I was astonished to see photos and videos of protesters who dangerously barreled into the show jumping arena at the European Championships in Rotterdam this week.
Two adults ran into the ring with the words “stop horse slavery” painted on their shirtless bodies. They held signs that said “horse beating is not a sport”. This was the first time I’d ever seen real political protest in the world of horse sport with my own eyes. And it filled me with dread.
I’ve worried that this day would come – that we, as a sport and an industry, would have to defend ourselves as animal lovers and advocates, in a world that has become increasingly more divided and incendiary.
But the way we respond to something like this is important.
The group responsible for the antics in Rotterdam believe in veganism, and that animals should be able to live out their lives doing what they were designed to do – i.e., not being put to work for humans.
It’s a noble thought, and I can’t say that I condemn them for it. But what irks me is the extreme messaging. The signs they held and the words they chose are akin to the “in your face” anti-abortion protesters who regularly clogged up the sidewalks on my college campus.
They have a right to share their message and express their point of view. But what makes me sick to my stomach is the lack of understanding here. It’s easy to throw stones when you don’t know anything about us.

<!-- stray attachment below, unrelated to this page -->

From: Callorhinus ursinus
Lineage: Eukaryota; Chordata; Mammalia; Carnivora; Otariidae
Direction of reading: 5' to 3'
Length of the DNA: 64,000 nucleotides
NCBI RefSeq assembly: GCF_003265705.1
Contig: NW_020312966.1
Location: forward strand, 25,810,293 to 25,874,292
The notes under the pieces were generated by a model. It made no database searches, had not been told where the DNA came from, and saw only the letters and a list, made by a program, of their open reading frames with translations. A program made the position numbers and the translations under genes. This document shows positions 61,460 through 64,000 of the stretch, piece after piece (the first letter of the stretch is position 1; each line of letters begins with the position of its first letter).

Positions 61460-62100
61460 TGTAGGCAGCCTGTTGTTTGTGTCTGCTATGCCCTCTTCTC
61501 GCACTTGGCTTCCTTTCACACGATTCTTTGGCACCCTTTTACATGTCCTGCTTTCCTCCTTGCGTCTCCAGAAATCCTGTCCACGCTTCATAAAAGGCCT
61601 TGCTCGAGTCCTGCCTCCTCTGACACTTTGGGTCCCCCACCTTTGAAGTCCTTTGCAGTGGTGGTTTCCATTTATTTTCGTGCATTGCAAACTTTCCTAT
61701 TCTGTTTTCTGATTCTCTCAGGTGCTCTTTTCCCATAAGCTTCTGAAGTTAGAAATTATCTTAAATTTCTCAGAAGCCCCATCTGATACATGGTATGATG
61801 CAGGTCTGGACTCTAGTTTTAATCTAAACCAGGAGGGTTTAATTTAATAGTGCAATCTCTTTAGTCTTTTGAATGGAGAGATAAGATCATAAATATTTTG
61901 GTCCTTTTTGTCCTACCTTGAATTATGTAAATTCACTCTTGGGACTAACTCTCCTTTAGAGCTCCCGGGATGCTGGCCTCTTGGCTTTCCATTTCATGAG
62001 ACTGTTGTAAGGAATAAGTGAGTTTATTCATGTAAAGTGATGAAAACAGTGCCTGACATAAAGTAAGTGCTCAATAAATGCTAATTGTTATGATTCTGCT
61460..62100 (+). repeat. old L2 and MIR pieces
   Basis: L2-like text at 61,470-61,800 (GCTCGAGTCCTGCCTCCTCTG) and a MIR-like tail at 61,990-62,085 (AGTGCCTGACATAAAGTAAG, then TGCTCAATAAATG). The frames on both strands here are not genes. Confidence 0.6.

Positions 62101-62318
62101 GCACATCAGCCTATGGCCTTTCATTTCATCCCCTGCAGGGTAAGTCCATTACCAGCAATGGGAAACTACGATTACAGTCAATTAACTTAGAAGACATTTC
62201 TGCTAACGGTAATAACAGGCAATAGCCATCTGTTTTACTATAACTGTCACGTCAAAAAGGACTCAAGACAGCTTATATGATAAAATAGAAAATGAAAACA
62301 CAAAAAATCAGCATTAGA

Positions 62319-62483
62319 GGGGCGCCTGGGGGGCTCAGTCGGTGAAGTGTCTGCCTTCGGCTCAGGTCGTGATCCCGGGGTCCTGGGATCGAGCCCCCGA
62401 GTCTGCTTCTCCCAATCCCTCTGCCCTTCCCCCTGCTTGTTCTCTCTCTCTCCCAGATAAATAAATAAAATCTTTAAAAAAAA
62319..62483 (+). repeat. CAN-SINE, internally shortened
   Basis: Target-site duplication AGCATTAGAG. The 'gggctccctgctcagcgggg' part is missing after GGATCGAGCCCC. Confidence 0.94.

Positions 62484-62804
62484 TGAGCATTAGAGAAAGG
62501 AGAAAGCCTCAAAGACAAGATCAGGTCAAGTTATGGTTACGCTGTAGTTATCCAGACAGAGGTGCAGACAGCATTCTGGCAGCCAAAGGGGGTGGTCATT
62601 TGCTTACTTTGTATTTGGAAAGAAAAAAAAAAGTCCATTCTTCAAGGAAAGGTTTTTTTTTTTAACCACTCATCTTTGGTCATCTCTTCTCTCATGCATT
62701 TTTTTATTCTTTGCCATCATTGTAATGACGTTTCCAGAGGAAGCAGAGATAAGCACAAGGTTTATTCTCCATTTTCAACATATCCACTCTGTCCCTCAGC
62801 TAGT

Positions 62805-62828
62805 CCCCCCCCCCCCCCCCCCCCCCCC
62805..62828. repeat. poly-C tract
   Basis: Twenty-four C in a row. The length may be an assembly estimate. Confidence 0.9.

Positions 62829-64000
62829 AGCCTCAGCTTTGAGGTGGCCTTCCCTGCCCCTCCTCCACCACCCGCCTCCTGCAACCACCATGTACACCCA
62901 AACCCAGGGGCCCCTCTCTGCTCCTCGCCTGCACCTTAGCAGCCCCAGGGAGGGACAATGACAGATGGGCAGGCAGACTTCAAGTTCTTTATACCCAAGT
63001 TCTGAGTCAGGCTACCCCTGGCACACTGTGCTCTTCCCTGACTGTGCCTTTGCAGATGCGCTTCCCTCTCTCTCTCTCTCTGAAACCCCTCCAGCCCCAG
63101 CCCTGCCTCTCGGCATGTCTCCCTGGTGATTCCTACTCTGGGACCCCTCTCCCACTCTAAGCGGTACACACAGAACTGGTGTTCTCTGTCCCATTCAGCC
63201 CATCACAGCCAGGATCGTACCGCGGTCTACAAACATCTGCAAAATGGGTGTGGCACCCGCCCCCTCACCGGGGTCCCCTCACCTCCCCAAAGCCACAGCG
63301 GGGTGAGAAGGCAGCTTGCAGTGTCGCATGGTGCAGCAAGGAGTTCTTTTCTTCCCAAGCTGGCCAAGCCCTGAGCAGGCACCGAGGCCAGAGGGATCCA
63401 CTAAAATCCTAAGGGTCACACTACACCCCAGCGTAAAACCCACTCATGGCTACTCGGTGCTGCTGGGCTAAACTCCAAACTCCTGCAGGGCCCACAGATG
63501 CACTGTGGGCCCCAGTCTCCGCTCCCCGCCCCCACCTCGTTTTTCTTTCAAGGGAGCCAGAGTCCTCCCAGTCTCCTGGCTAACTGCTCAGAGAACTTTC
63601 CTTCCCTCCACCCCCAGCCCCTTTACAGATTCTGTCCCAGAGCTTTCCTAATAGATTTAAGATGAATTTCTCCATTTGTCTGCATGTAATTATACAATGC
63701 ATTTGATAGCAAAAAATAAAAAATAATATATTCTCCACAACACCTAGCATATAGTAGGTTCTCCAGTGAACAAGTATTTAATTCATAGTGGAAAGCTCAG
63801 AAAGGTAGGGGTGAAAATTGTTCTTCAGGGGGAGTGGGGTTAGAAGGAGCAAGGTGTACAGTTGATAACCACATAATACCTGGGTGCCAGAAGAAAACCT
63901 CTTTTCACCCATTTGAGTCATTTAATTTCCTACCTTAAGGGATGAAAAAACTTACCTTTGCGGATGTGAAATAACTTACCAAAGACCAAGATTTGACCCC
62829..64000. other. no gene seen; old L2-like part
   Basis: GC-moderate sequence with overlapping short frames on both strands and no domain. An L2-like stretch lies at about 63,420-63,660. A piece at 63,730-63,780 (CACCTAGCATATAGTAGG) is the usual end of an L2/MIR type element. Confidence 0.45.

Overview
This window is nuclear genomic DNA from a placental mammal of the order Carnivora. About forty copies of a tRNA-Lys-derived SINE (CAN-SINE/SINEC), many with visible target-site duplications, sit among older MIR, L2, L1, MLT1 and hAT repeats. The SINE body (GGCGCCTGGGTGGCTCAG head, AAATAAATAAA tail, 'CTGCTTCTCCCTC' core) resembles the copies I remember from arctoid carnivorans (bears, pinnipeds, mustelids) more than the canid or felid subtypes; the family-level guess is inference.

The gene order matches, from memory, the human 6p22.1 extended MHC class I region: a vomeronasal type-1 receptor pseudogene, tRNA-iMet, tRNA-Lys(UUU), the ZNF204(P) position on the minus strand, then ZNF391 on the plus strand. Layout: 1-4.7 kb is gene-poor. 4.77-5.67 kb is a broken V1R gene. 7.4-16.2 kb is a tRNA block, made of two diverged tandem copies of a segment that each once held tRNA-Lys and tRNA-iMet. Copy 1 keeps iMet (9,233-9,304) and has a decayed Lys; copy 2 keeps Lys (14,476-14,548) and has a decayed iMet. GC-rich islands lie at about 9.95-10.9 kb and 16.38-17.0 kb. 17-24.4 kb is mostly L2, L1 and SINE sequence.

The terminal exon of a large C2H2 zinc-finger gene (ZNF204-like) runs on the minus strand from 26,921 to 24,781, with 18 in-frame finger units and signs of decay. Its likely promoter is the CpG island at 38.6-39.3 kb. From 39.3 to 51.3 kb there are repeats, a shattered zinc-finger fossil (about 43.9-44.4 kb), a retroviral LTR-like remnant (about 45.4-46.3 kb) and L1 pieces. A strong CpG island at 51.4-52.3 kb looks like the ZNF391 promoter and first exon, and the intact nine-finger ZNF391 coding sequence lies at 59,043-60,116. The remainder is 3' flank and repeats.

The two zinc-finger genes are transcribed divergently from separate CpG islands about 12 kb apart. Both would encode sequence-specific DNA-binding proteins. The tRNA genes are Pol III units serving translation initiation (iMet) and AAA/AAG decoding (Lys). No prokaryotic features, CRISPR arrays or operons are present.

So what is “horse slavery“? I don’t want to turn this into a history lesson, but humans have had a working relationship with horses for centuries. Protesters are right, in that we don’t rely on the animals as we once did. And thus, horses have become even more domesticated over the years – bred for sport and companionship, above anything else.
“It’s hard to explain to the average person the amount of care and work that goes into keeping a horse healthy and happy. It’s not for the faint of heart.”
When I think back on the horses I’ve owned in my lifetime, I can honestly say I would have been doing them a disservice if I had bought them only to live out their lives in a field. Horses are incredibly intuitive and athletic creatures. So many of mine excelled in their “jobs” under saddle because they loved the challenge of the work. Many others were so kind and tolerant because they too craved the bond between us.
It’s hard to explain to the average person the amount of care and work that goes into keeping a horse healthy and happy. It’s not for the faint of heart. I see this happen time and time again across the board with animal advocates. Livestock is not easy to maintain, but we’re so quick to condemn all farmers for awful living conditions or point the finger at every racetrack trainer in the aftermath of freak accidents.
There are thousands of horses out there in the world who are in need of great intervention. So many are bussed to slaugherhouses. Others are starved or abused, sometimes because of ignorant, uneducated owners. But that’s not what’s happening at the top levels of show jumping, dressage or three-day eventing.
Yes, we should be called out for bad practice when it happens. And we should be open to criticism that may help find solutions. But to accuse equestrians as supporting “horse slavery” is a gross misrepresentation of an entire industry of people who I know put the horse’s needs well above their own time and time again.